Head injury reignites debate over protection for baseball pitchers

Staff and Wire ReportsMay 8, 2013 

J.A. Happ raised his glove in front of his face as quickly as he could, a futile attempt to shield himself from the line drive headed for his temple.

It was too late.

The sickening sound of a sharply hit baseball striking the Toronto pitcher’s skull could be heard across baseball, from St. Petersburg to Durham.

Happ’s frightening injury Tuesday night was the latest occurrence of a pitcher being hit by a line drive. The video is jarring. It shook players and revived questions about whether Major League Baseball is doing enough to protect pitchers who frequently finish their delivery just 55 feet from possible peril.

Hitters are heavily protected when they walk to the plate, helmet to ankle guard, but pitchers actually have less time to react to a sharp line drive – fewer than 4/10s of a second – and most are not in position to protect themselves.Durham Bulls pitcher Chris Archer has never been hit in the head, but he knows the possibility exists with every pitch.

“It’s one of those situations where you know it’s possible, but there’s really nothing you can do to prevent it,” he said Wednesday in Durham. “If you really were concerned about it, you could wear the hats with padding on the inside. I’d consider wearing that, but the odds of that happening are so small.

“Just like anything else in life, there’s always risks involved.”

Tampa Bay Rays pitching coordinator Dick Bosman, who was in Durham on Wednesday, echoed Archer’s thoughts on shutting out the threat mentally.

“It’s essentially an occupational hazard that you can’t avoid,” said Bosman, who was 82-85 in 11 major-league seasons. “It’s like being a race car driver. If you go out there thinking you’re going to wreck, you’re not going to win. As a pitcher, I got hit everywhere except for the head, but I never thought about it.”

General managers discussed the issue in November, and MLB presented several ideas at the winter meetings weeks later.

MLB staff have said a cap liner with Kevlar, the material used in body armor for the military, law enforcement and NFL players, is among the ideas under consideration.

The liners, weighing perhaps 5 ounces or less, would go under a pitcher’s cap and help protect against line drives that often travel over 100 mph.

“We are actively meeting with a number of companies that are attempting to develop a product, and have reviewed test results for several products,” MLB spokesman Pat Courtney told the Associated Press in an email after Happ was injured. “Some of the products are promising. No company has yet developed a product that has satisfied the testing criteria.”

Bosman said that baseball has changed a lot since he was a pitcher from 1966-1976 and, eventually, he could see pitchers being required to wear protective head gear.

Baseball mandated in 2008 that base coaches wear helmets after Mike Coolbaugh was struck and killed by a foul ball line drive in 2007.

“When I came in the big leagues, you just had to wear a plastic insert in your hat rather than a helmet at the plate,” he said. “But these guys are having a hard enough time getting used to new helmets that were just implemented for batters.

“I’m not against anything like that and I do think that with today’s technology they could produce something that pitchers could still have success with.”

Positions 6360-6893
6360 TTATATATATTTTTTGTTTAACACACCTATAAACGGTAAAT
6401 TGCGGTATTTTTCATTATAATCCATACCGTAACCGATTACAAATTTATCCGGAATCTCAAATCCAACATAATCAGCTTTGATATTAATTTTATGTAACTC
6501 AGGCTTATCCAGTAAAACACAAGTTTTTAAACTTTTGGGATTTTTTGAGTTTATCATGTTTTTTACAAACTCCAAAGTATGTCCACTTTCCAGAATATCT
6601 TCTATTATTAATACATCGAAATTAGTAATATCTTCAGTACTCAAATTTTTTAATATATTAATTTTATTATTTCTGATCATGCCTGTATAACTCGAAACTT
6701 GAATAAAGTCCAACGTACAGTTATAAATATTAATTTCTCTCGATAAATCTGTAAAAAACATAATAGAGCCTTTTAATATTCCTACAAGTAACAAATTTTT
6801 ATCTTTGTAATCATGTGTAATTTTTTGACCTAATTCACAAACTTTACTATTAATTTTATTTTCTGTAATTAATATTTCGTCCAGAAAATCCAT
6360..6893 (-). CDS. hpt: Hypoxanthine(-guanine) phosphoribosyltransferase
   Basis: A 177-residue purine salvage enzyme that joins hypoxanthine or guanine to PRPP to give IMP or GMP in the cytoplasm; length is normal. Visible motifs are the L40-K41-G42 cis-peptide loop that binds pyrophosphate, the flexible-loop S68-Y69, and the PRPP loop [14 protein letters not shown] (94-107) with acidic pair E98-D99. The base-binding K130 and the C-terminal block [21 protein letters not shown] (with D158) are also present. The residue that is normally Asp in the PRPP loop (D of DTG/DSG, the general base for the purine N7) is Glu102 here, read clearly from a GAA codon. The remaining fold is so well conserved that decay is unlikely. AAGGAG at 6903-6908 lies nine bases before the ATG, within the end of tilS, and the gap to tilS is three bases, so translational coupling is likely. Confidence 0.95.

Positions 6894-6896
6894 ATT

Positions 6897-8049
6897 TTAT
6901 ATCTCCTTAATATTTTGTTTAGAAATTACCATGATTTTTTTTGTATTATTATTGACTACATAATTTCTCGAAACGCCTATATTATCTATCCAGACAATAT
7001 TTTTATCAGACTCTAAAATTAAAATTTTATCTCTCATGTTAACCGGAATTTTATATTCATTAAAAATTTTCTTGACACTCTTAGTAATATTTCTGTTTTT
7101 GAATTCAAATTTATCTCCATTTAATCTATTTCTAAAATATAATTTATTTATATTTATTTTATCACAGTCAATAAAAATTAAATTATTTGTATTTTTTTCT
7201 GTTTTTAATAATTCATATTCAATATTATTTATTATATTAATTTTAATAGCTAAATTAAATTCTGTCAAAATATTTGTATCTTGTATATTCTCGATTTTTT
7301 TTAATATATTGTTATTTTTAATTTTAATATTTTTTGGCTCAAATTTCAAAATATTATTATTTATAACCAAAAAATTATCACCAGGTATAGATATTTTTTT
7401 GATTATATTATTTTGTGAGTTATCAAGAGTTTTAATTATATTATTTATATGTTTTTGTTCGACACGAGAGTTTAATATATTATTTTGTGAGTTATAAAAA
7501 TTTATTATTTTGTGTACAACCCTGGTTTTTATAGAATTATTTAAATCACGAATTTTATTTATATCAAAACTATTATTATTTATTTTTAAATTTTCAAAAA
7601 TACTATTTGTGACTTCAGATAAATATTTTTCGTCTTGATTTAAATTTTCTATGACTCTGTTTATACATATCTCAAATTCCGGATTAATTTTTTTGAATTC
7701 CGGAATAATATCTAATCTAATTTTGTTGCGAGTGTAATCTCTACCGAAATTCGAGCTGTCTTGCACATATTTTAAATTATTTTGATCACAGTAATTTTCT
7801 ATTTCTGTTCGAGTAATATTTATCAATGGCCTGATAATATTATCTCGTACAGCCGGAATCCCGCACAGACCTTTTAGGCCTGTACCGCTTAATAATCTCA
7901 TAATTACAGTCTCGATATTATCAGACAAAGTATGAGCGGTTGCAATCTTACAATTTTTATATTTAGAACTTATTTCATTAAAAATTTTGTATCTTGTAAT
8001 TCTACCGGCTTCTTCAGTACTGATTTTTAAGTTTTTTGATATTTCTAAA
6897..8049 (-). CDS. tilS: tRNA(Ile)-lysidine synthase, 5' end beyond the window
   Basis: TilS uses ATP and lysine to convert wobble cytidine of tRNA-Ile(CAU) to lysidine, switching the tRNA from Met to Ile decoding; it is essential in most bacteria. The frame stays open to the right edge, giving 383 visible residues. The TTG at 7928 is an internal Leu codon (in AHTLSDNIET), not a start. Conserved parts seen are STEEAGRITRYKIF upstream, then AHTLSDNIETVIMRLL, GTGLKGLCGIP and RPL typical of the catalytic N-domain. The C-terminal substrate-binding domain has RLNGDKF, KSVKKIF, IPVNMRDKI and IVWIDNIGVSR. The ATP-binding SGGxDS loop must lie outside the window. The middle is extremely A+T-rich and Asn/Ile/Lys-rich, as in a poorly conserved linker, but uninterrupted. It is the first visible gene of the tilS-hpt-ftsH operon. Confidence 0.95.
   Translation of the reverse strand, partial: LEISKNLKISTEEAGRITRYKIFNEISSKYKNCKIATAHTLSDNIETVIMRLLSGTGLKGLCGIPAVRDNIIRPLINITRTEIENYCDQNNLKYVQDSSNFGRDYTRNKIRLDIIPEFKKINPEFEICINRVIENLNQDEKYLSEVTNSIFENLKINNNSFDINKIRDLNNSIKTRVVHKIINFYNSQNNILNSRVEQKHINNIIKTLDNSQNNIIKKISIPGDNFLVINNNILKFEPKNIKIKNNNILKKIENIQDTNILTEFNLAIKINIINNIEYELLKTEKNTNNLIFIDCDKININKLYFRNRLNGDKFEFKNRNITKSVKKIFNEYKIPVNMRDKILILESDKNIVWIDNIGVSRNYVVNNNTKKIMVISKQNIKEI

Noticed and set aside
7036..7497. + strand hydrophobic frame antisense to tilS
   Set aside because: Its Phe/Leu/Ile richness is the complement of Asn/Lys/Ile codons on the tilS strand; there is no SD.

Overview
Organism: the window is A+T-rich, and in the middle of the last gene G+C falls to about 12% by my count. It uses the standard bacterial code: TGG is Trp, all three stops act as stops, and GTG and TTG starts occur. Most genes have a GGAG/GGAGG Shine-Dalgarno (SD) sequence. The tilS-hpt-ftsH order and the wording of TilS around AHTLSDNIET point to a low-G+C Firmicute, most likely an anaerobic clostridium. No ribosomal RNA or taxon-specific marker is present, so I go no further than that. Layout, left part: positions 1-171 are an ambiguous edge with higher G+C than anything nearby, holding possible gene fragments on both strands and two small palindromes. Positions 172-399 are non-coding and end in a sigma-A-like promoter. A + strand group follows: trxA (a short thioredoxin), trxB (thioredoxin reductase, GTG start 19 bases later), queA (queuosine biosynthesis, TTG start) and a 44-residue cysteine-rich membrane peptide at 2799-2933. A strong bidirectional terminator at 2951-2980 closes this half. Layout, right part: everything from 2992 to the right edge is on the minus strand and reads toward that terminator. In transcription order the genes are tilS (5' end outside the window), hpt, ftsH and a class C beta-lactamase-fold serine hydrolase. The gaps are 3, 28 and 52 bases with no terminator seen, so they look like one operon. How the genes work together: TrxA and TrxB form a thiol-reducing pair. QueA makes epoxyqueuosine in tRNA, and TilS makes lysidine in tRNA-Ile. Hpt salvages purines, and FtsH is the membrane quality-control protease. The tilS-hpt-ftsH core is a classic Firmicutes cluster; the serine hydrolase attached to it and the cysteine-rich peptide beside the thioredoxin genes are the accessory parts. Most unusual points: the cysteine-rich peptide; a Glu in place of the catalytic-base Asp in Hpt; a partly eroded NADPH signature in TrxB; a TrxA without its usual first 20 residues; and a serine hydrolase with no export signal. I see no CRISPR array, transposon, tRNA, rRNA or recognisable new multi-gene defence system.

Several pitchers around the majors sounded resistant — even after seeing replays of Happ’s injury. Happ was released from a Florida hospital Wednesday.

“You know the risks,” Angels lefty C.J. Wilson told the Associated Press. “Guys get hurt crashing into fences. Guys get hurt tripping over first base and blowing their knee out. This is professional sports, and we are paid well to take those risks.”

MLB could implement the safety change in the minor leagues, as it did a few seasons ago with augmented batting helmets, but would require the approval of the players’ union to make big leaguers wear them.

Colorado Rockies left-hander Jorge De La Rosa said if a helmet or liner is developed for pitchers, he’d wear one.

“It wouldn’t be hard for me,” De La Rosa said to the Associated Press. “To protect against those kinds of things, it’s good for us.”

Seattle Mariners right-hander Aaron Harang thinks it would be difficult for veterans to adapt to new equipment.

“I know it’s a hot topic,” he told the Associated Press, “but I don’t think it’s a problem that’s easily solved. I know a lot of people want pitchers to start wearing helmets. It’s a good idea in theory, but I don’t know how practical it is. I think you need to start with that at the lower level, I’m talking high school and maybe even lower, and then gradually introduce it into the higher level. I’ve been pitching since I was 6 years old and I’ve never worn a helmet. I think it would be tough to make that adjustment while pitching in a major league game.”

Oakland right-hander Brandon McCarthy was hit in the head last September, causing a skull fracture, an epidural hemorrhage and a brain contusion that required surgery. He was released from the hospital six days later.

McCarthy, who pitched for Arizona on Tuesday night against the Los Angeles Dodgers, said he won’t watch video of Happ getting hit.

He said most of the suggested equipment wouldn’t have protected him anyway.

“You’re at a point now where you’re looking at batting helmets,” he told the Associated Press “You’d have to have something that protected the ear and then the face and beyond. So it’s kind of a slippery slope."

Still, McCarthy maintains hope.

“We’ve put things on the moon before, so I feel like we can create some sort of a device that sits over your head and protects you," he said. “Someone will do it. It’s just a matter of when, not if.”

Staff writer R. Cory Smith contributed to this Associated Press report.

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